25 Years of the AACR Scientist↔Survivor Program®

Trailblazing initiative offers opportunities for scientists and patient advocates to learn from each other.

In 1985, Jane Perlmutter, PhD, MBA, then in her early 30s, was diagnosed with breast cancer. She was a busy professional and was floored by the diagnosis. After successfully completing treatment, Dr. Perlmutter was inspired to help other cancer patients and survivors. In the 1980s, patient advocacy was still in its infancy, but Dr. Perlmutter found ways to volunteer. In the 1990s, she explored more opportunities for research-related patient advocacy. “I have a degree in experimental psychology, so I naturally gravitated towards research advocacy,” she said.

Through her advocacy efforts, Dr. Perlmutter learned about the AACR Scientist↔Survivor Program® (SSP) and participated in SSP at the AACR Annual Meeting in 2006 and 2007. “Being part of the SSP connected me to scientists and other advocates. It has given me confidence to pursue different aspects of patient advocacy work,” she said. After participating as a two-time advocate, Dr. Perlmutter continued her involvement in the program as an advocate mentor from 2008 to 2010. This year, she was awarded the AACR Distinguished Public Service Award for Exceptional Leadership in Cancer Advocacy.

SSP was established in 1998 by Anna D. Barker, PhD, who still leads the program and is also the chief strategy officer at the Ellison Institute for Transformative Medicine at the University of Southern California in Los Angeles. As a cancer scientist, Dr. Barker was involved at the very beginning of the cancer patient advocacy movement, including a march on Capitol Hill by patients, clinicians, and researchers in September 1998. “At the time, patient advocates were already saying, ‘Cancer is a really big problem, it is going to get even bigger, and we as a country are not investing enough in cancer research,’” she said. “I could see that over time this was going to become a stronger movement.”

Cancer survivors and their families were thirsty for knowledge. Dr. Barker saw in this desire the spark for an initiative that to this day provides unique opportunities for patient advocates and cancer survivors to interact with researchers and learn more about the science behind cancer. The goal of SSP is to create powerful connections between patient advocates and cancer researchers that benefit both groups. Patient advocates learn about research and policies and then go back to their communities to provide better peer support, effective legislative and regulatory reform advocacy, cancer education for the public, and research advocacy, including input on clinical trial development. Cancer researchers gain a direct understanding of the challenges faced by cancer patients that can inform their work when they return to the lab.

SSP has been part of the AACR Annual Meeting every year since 1999. (SSP sessions have also been held at the AACR Conference on The Science of Cancer Health Disparities in Racial/Ethnic Minorities and the Medically Underserved.) For the Annual Meeting, SSP participants follow a rigorous agenda that includes lectures on the latest in cancer research, small group meetings with scientific and patient advocate mentors, and poster sessions to describe their advocacy work. Patient advocates also receive group assignments to complete during the Annual Meeting and present their findings on the final night of the program.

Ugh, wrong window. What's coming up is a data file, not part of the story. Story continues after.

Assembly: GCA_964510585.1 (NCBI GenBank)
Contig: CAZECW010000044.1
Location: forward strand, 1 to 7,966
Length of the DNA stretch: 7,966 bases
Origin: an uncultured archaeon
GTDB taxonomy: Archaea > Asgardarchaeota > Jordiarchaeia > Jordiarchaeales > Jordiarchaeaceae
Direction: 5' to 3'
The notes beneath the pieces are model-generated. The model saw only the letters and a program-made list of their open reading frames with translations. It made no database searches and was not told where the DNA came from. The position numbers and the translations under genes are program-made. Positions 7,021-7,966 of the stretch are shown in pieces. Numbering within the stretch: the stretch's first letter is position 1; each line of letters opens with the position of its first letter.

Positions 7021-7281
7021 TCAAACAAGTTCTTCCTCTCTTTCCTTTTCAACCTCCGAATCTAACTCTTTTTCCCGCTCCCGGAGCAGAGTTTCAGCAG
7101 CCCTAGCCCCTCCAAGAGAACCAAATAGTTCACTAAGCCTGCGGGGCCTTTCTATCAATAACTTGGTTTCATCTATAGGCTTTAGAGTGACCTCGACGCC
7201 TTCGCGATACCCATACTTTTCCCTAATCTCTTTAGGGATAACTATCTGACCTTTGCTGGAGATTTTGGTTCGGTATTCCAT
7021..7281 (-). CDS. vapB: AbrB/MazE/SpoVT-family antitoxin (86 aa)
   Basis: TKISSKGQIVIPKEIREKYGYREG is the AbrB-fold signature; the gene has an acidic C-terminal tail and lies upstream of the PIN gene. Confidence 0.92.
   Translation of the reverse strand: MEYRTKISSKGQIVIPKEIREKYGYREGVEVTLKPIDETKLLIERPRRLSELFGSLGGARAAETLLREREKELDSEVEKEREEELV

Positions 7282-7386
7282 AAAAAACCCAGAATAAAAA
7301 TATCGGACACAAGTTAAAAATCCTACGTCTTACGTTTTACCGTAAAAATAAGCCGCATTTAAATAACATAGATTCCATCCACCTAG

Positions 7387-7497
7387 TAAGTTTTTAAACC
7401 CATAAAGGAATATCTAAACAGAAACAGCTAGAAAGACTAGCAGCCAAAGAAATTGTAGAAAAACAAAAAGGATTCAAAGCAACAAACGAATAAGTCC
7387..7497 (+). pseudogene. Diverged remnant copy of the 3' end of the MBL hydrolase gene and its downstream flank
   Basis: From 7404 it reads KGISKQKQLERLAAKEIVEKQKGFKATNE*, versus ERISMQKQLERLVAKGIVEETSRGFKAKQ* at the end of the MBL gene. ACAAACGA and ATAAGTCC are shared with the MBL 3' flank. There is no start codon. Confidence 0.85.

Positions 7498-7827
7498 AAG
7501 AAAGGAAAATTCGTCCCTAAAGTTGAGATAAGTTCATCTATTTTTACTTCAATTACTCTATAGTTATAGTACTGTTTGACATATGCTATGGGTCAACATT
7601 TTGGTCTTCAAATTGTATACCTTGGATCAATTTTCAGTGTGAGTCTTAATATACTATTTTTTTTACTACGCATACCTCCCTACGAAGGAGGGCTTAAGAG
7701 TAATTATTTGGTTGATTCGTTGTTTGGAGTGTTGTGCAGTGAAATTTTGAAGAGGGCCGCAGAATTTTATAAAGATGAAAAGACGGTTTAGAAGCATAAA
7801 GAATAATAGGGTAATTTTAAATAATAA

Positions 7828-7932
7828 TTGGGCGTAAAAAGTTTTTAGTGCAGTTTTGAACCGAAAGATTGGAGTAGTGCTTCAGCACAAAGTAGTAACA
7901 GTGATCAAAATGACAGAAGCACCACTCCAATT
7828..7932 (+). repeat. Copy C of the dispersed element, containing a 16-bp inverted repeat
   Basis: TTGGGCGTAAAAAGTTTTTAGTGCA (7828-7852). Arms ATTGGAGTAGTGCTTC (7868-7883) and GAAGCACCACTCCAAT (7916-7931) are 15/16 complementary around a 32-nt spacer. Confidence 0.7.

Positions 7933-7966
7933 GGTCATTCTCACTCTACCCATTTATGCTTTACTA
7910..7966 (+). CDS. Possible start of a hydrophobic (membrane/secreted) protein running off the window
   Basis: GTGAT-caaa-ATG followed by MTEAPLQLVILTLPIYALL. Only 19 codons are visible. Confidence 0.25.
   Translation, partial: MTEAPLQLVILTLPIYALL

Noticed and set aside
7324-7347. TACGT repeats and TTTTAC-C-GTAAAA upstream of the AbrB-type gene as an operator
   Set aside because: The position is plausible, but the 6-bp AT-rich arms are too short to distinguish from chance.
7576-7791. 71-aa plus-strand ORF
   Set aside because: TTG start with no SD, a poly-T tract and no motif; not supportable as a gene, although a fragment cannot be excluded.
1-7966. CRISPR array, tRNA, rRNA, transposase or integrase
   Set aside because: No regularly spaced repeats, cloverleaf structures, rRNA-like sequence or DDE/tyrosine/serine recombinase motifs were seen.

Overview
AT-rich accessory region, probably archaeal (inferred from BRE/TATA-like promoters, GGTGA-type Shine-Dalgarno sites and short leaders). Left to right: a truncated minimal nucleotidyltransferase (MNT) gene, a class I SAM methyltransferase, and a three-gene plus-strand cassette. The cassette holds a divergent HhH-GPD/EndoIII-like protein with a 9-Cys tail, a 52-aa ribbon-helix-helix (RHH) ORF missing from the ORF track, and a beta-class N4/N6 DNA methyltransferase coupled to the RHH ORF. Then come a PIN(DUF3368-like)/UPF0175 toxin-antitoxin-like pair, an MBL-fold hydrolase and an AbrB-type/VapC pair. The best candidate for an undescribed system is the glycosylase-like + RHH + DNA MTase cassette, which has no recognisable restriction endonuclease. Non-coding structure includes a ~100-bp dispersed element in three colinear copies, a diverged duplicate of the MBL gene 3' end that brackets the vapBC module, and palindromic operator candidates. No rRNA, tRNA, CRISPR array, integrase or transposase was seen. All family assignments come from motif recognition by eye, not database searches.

Emil Lou, MD, PhD, a medical oncologist at the University of Minnesota Masonic Cancer Center in Minneapolis, treats patients with gastrointestinal cancers and conducts basic and translational research. He learned about SSP through his AACR membership and signed up to be a scientific mentor beginning at the AACR Annual Meeting in 2013. A decade later, Dr. Lou feels fortunate to still be part of the program as a scientific mentor for patient advocates. 

Scientific mentors like Dr. Lou facilitate the patient advocates’ journeys. “We volunteer in order to help guide SSP participants throughout the meeting. We are there to give them our perspective as working scientists and in turn to learn from them as well,” he said. For Dr. Lou, the decade he has spent being part of SSP has been immensely rewarding. “I always find it extraordinary to see the new patient advocate cohort come in and see how motivated they are, how well informed and savvy they are about the science of cancer. They have helped me understand how to talk to my patients, what people want to hear about cancer, and, importantly, how they do not want to hear about cancer.”

At the first SSP event in 1999, Dr. Barker did not imagine the initiative would be going strong a quarter century later. “Initially, there was a strong community of breast, prostate, and colon cancer advocates. More recently, we are seeing more advocates representing rare cancers. Advocacy has swept through the cancer world, thankfully, reaching around the world,” she said. 

For Dr. Perlmutter, being part of SSP has given her new opportunities. She is currently serving as a patient advocate on the innovative and adaptable I-SPY2 early breast cancer clinical trial and the TAPUR study of targeted therapy use in people with late-stage cancer. “We provide the patient perspective and voice,” she said. “We need to be able to speak up in a room with scientists and have them, ultimately, think about and focus on the patient in their work.”